Association croquet is the more traditional, and oldest, form of the game. It began just before the introduction of the forerunners of golf croquet. The origins are unknown, though various sources suggest it came to England from Ireland.
This is a subtle and delicately-played game which involves a high degree of skill in controlling, in the main, two balls at once. The lawn has six hoops and a centre peg. The idea of the game is to get both a side's croquet balls round a certain chosen number of hoops (usually twelve), and then each ball must hit the centre peg. A side will be given 'extra' shots depending on whether hoops are run or other balls are hit. Thus the judicious player can use these shots to take a ball or balls a long way around the lawn in a big break. If a side makes a mistake and runs out of turns then the other side takes over and tries to take their own balls round the lawn.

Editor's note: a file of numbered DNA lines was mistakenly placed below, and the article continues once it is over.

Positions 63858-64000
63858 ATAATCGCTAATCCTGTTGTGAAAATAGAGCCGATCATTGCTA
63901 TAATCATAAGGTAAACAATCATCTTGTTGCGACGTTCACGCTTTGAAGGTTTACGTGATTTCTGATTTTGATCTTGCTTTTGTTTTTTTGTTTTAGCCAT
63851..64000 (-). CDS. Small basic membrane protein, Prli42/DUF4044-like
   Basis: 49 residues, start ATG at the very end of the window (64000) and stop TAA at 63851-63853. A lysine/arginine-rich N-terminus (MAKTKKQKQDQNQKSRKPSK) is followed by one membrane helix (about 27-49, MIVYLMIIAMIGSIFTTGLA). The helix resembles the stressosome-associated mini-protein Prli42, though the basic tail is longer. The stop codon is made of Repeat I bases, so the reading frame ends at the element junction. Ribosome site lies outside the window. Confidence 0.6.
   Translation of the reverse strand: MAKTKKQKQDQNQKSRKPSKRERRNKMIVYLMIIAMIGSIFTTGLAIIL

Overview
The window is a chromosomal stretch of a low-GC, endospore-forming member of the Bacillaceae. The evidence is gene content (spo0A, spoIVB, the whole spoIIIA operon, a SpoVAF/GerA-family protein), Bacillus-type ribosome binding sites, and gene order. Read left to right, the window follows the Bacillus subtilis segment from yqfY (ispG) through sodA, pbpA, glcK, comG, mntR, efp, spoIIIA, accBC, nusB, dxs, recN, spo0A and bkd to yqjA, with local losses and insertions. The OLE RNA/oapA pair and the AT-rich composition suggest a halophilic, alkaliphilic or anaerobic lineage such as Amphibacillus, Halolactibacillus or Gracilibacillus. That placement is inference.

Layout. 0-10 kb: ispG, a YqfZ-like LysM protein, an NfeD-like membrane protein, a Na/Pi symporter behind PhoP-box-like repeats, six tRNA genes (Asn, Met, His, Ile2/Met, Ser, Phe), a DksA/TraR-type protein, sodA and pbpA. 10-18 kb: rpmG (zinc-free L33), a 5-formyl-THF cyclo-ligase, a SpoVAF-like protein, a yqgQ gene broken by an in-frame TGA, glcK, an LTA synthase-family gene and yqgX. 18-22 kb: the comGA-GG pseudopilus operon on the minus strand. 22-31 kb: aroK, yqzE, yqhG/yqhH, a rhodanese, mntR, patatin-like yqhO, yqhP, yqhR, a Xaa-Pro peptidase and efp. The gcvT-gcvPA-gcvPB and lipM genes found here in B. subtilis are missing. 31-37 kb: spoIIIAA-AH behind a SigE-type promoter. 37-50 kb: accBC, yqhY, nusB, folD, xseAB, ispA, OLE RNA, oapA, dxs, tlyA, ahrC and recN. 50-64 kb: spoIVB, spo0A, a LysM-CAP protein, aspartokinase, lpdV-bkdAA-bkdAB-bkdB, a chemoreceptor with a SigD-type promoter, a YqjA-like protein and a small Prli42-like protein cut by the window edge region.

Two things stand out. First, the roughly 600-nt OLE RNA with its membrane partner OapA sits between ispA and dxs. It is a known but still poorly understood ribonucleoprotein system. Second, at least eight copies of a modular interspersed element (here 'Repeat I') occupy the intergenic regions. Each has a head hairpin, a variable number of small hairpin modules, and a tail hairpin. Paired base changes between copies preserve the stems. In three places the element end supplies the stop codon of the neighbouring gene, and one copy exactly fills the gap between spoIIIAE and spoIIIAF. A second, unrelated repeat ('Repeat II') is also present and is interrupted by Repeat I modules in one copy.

Only one side is on the lawn with the other side sitting out until their turn arises. Games can take 2 or 3 hours. However, a game of 'speed Association' can be played and has many attractions for players.
This is a fascinating game of careful ball positioning especially around the hoop, but also on the wide lawn, in order to set up a situation in which continuation shots are easy to accomplish while also positioning balls to run hoops.